Country Overview

Burkina Faso is a landlocked sub-Saharan country with limited natural resources. A low-income country, per capita income was at $670 in 2013. Its population was estimated at almost 17 million in 2013, and is characterized by a high percentage of youth (60%). The population growth rate averages around 3%. Burkina Faso’s economy is heavily reliant on agricultural production, with cotton being its main cash crop. With the discovery of large mineral deposits, gold exports have soared to record levels in the past three years. The country’s economy remains vulnerable to external shocks such as low rainfall, international financial and oil crises, and regional instability.

Political Context

In October 2014, a popular uprising resulting in violent protests and pillaging led to President Blaise Compaore’s resignation after 27 years in power. The uprising was a reaction to plans to modify elements of the constitution that limited the number of presidential mandates and would have allowed the former president to run in 2015.

Two weeks after the fall of President Compaore, negotiations gave way to a power transition plan adopted by an assembly of 80 members from the army, political parties, and civil society. The plan defines the institutional contours of the transition which is set to last a year. The document designated an interim president, a prime minister, and a national transition council as well as its leader.

The transitional government will remain in power for only one year. Its mission is to get the country back on track and organize the November 2015 presidential and legislative elections.  Members of the transitional government are prohibited from running in the upcoming elections.

Economic Overview

Over the last fifteen years, Burkina Faso has led the countries of the West African Economic and Monetary Union in economic growth with an average growth rate of 5.5% despite exogenous shocks. Falling gold and cotton prices, drops in grain production, and the recent political crisis have all contributed to low public revenues and investments. In addition, these factors have also had a negative impact on economic growth in 2014, lowering it to 5% from a predicted 6.6%. Inflation has been mitigated in part due to grain subsidies and a prudent monetary policy run by the Central Bank for West African States. The International Monetary Fund (IMF), having suspended its activities on the eve of the uprisings, resumed its work in December to evaluate macroeconomic conditions in the framework of the Extended Credit Facility Program. The World Bank will pursue its cooperation with the transitional government in partnership with other multilateral and bilateral partners.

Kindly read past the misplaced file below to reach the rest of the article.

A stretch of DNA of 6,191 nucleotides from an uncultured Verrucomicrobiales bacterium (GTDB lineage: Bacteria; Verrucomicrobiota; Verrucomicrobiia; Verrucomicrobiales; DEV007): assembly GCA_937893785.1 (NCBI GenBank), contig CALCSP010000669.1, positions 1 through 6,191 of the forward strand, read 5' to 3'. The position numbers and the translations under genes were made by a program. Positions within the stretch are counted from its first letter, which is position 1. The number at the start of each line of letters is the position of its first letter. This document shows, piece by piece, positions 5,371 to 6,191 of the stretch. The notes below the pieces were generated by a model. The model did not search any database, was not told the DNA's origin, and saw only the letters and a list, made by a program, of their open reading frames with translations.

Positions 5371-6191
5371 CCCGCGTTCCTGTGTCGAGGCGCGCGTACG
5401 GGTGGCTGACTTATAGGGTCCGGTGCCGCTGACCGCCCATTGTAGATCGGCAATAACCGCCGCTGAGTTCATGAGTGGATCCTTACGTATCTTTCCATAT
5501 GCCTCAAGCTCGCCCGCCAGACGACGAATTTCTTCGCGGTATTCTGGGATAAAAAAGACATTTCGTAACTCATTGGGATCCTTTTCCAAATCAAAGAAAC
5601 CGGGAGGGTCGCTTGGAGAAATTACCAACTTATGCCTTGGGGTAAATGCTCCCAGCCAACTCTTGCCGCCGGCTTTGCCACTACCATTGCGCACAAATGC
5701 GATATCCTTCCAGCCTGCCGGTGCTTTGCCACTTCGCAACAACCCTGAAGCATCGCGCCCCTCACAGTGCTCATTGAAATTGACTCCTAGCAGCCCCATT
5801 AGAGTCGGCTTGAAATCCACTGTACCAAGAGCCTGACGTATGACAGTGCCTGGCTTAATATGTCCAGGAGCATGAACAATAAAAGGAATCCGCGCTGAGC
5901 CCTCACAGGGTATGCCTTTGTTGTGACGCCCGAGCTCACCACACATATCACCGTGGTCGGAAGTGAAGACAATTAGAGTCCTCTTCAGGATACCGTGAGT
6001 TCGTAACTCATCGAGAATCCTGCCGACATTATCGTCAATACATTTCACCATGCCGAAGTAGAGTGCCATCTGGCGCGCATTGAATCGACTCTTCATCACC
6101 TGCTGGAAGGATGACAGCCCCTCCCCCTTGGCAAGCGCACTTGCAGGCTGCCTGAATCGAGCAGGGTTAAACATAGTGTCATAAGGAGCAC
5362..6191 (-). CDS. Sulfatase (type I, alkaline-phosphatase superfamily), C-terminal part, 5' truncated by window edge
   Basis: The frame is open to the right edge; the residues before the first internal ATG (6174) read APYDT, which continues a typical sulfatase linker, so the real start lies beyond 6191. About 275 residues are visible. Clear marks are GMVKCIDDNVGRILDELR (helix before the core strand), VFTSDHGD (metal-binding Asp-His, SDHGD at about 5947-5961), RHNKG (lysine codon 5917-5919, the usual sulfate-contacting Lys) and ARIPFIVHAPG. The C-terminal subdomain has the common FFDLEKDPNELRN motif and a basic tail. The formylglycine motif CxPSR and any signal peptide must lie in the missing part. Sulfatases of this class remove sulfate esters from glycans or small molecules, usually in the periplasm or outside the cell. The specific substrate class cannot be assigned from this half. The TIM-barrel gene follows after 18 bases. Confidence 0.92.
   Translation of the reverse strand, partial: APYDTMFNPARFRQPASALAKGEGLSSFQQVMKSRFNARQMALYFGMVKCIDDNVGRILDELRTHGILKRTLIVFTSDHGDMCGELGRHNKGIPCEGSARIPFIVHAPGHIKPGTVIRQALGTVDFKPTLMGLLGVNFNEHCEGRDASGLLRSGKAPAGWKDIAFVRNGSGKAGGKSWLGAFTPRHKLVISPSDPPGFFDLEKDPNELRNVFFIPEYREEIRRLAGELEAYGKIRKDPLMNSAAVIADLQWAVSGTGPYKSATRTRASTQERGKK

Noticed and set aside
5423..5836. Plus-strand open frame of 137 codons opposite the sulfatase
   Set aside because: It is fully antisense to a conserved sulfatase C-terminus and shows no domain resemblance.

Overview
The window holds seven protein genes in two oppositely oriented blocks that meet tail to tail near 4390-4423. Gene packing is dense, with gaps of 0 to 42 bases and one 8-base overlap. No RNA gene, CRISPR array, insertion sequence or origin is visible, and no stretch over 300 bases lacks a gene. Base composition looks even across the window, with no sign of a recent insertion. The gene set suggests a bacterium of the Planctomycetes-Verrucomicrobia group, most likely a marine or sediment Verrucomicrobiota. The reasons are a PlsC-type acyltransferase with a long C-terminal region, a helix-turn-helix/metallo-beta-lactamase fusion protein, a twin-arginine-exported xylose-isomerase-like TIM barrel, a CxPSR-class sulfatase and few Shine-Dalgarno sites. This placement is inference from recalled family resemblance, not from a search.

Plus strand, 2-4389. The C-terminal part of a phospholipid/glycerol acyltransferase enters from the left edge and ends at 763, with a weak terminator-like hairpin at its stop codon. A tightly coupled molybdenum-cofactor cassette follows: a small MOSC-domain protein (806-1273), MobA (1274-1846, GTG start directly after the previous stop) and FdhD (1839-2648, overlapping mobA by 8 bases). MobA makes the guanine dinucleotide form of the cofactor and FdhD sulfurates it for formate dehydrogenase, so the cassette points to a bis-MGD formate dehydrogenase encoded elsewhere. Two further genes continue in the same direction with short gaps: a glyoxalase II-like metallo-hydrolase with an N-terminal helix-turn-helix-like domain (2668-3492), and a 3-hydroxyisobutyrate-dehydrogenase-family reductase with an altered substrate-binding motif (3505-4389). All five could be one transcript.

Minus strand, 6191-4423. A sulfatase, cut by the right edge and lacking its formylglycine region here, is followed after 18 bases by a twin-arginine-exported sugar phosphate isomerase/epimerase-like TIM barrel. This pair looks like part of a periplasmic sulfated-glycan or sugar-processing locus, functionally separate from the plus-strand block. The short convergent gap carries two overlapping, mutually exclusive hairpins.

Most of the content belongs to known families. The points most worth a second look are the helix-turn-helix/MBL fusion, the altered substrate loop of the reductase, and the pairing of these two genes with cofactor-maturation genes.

Medium-term outlook

The growth forecast for 2015 is positive despite the morose international economic context marked by a drop in the price of raw materials. The rising value of the American dollar (currency that trades in petroleum) will unfortunately not permit Burkina Faso to benefit from falling oil prices observed on the international market. Growth in 2015 will hover around 5% and inflation will remain controlled under UEMOA standards. Public revenues will decline following the falling prices of gold and cotton. The budget deficit will remain within the quantitative measures agreed upon with the International Monetary Fund (IMF) thanks to exterior budget support notably from the World Bank and the regional financial market.

Social Context

There have been some positive human development trends in Burkina Faso. Infant mortality fell from 81 deaths per 1,000 live births in 2003 to 65 deaths per 1,000 live births in 2010.  In 2010, the maternal mortality rate stood at 341 per 100,000 live births, which is down from 484 in 1995. Life expectancy at birth stood at age 57 in 2009, which is slightly above the regional average of 50 years.

There have also been improvements in the education sector. Gross primary school enrolment rate rose from 57% in 2005 to 81% in 2013. The illiteracy rate among the youth stood at 28.7% in 2010, compared an average of 70% for sub-Saharan Africa. Access to secondary education also improved from 20% in 2005 to 37% in 2013 for first cycle students and from 5.6% to 14% for second cycle students during the same period. However, the quality of secondary education remains an issue.

Burkina Faso has other challenges ahead. According to the National Statistics and Demographics Institute, the poverty rate in Burkina Faso was estimated at 46% in 2009. In addition, the 2014 Human Development Index published by the United Nations Development Program ranked the country 181st out of 187 countries, up two places from last year.

Development Challenges

A landlocked country located more than 1,000 km from the nearest harbor, Burkina Faso remains vulnerable to variations in rainfall and in its export commodities. The socioeconomic development of the country will depend in part on its openness to international trade and a diversification of its exports. Additional measures such as reforms to liberalize Burkina’s economy and promote employment by small and medium enterprises (SMEs), will also help boost sustainable growth. 


Last Updated: Apr 09, 2015

World Bank Group Engagement in Burkina Faso